Laat ze maar schuiven bij Shell!.
Dit management doet geen overhaaste ( veel te dure)noodaankopen om zo snel mogelijk wat reserves aan te vullen, maar gaat geheel z'n eigen weg.
Dit geeft aan dat dit management een geheel eigen, en in mijn ogen juiste visie heeft.
De techniek en de ervaringen die ze hebben opgedaan in Colorado (oilshale research),kunnen ze nu goed gebruiken.
Al zouden ze maar 10 % van de olie die er zit in de Grosmont formation, kunnen winnen, dan zijn ze nu 30 miljard vaten rijker. Alleen dat al is meer dan de dubbele hoeveelheid olie die ze nu mogen meetellen van de SEC als bewezen reserves.
Shell is altijd al technisch zeer innovatief bezig geweest, en heeft al voor veel doorbraken in de exploratie en vooral produktie van olie en gas gezorgd. Neem van mij aan dat ze al verder zijn met deze technieken dan dat ze naar buiten brengen.
Deze aankoop van produktierechten bewijst dit
Shell Shocks the Oil Sands
By Robert Aronen
March 27, 2006
While Americans turned their attention to March Madness last week, Canadian papers were plastered with headlines about Royal Dutch Shell (NYSE: RDS-A) and its latest move in the oil sands.
The headline-grabber up north was that Royal Dutch had paid $465 million Canadian (about $400 million U.S.) for leases on 10 parcels of land in an area known as the Grosmont formation. The size of the deal is impressive and makes for one of the largest lease sales in recent history. Furthermore, Royal Dutch is making this investment through its subsidiary Shell Exploration & Production in the Americas, not through Shell Canada.
The industry is somewhat baffled by the investment, because the Grosmont formation is an almost untouched area of oil sands, with no proven technology to develop the resource. This is a big bet -- but it's one that has left the players in the oil patch scratching their heads.
How big is this deal? If successful, Shell Exploration & Production will have squatter's rights for about 219,000 acres of the Grosmont formation, which is estimated to hold 300 billion barrels of oil, although the amount actually recoverable is uncertain. Even though the company has not purchased rights to the entire formation, 300 billion barrels of oil would be higher than Saudi Arabia's current reserves of 259 billion barrels. And if Shell has an economically viable technology, the purchase will boost its shrinking reserve base by billions of barrels.
The fact that Royal Dutch used its American subsidiary, instead of Shell Canada, for this purchase also raises questions. Shell Canada is the major partner in the Athabasca Oil Sands Project, along with Chevron (NYSE: CVX) and Western Oil Sands. Under this partnership agreement, Shell Canada must allow Chevron and Western Oil Sands to participate in any expansion within the region. Shell Exploration & Production in the Americas is not under the same sharing obligation, which may explain why Royal Dutch decided to use it instead of Shell Canada for the Grosmont leases.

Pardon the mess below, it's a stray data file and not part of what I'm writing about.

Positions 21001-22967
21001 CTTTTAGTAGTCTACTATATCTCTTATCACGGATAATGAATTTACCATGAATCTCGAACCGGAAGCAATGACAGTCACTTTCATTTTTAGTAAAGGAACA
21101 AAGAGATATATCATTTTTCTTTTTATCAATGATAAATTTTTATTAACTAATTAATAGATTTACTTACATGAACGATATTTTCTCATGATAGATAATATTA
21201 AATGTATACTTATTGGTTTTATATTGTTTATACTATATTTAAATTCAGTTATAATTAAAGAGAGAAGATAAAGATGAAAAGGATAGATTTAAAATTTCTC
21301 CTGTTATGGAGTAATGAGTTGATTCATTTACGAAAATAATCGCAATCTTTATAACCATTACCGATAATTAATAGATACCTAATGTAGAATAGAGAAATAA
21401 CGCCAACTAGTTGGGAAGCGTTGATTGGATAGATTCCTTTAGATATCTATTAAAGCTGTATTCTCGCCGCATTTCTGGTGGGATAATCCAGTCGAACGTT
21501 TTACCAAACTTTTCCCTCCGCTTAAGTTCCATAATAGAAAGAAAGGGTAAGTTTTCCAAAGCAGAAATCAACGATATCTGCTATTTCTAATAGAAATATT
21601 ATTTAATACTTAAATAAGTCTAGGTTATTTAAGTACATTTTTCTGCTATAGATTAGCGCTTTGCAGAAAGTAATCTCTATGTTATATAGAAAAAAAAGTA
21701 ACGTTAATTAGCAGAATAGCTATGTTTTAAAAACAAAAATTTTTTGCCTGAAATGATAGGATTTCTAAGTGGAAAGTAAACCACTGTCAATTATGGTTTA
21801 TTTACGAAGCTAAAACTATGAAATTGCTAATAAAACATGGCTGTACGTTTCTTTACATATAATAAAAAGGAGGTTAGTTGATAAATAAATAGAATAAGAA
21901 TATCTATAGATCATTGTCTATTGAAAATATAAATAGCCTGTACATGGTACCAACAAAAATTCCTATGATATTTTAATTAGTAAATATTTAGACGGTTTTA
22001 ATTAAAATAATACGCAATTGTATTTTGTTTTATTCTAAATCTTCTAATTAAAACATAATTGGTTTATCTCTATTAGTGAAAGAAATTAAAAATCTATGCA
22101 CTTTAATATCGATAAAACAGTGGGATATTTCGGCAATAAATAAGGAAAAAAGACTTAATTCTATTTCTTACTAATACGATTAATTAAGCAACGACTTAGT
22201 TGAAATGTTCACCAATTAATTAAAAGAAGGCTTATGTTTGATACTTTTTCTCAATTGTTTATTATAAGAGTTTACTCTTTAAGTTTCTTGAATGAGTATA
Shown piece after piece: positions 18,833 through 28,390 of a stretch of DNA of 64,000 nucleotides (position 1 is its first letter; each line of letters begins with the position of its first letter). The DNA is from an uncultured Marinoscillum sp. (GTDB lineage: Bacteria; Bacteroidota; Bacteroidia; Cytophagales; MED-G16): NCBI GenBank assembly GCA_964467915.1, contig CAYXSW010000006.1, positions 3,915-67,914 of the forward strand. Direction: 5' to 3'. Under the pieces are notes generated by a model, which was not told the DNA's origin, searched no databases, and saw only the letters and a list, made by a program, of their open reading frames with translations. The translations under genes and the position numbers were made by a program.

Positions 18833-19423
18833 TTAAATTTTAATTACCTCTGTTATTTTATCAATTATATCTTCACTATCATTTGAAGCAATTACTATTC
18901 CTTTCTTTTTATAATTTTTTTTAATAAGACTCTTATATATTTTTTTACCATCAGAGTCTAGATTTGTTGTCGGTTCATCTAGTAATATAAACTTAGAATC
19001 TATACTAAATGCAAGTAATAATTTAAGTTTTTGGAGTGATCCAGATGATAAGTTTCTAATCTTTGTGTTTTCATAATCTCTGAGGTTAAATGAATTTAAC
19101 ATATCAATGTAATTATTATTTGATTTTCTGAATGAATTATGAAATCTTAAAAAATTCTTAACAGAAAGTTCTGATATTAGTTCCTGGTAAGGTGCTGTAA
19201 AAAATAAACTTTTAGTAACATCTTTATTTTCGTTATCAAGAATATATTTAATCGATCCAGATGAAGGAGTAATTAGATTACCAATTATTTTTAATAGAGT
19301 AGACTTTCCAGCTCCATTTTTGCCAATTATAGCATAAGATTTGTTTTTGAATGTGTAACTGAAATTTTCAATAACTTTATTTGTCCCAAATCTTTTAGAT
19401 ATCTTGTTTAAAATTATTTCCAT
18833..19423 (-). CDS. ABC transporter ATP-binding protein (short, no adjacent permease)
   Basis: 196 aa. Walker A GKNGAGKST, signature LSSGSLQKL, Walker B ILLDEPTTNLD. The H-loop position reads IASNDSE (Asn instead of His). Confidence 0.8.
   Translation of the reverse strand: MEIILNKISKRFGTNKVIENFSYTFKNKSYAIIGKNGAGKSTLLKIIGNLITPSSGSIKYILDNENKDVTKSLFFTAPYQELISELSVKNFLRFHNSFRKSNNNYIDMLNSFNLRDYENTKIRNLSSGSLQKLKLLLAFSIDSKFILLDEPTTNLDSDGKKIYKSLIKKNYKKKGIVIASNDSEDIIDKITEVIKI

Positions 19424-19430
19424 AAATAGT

While this aspect of the story is interesting, I doubt that Shell Canada's partners are too upset. After all, for the foreseeable future, the Grosmont formation will likely be a money pit, sucking up hundreds of millions of research and development dollars, with no known payback. Even Shell claims that any project will not begin producing until the next decade.
A different kind of oil sand
Investing in the Grosmont formation is risky because the oil is locked in limestone, unlike the profitable oil sands currently under development that extract hydrocarbons from a mixture of heavy oil, sandstone, and dirt. Hydrocarbons in sandstone are extracted from the oil sands via mining operations or through in situ (in place) thermal recovery methods, with a current production cost of about $15 a barrel, according to alternative-energy superstar Suncor Energy (NYSE: SU).
To date, however, the Grosmont formation has proved unwilling to yield to in situ technologies and lies too far beneath the surface for mining operations. The resource has been considered economically unviable, with very little interest in the site. So why did Shell spend almost half a billion dollars, and how does it plan to produce any oil?
An ace up the sleeve?
Shell might just have an ace up its sleeve with an experimental technology it has developed for the oil shale formations of Colorado. Shell announced last year that it has an in situ thermal recovery method that would be commercially viable in oil shale at $30 a barrel. My guess is that Shell is looking at some variation of this method for the Grosmont formation.
At a minimum, Shell has staked a claim on a huge resource. The company undoubtedly remembers that the first movers, like Suncor, grabbed the most promising properties in the other oil-sands formations. If oil prices continue at current levels or rise in the coming years, this bold purchase in the Grosmont formation will likely prove to be a pivotal moment in Shell's corporate history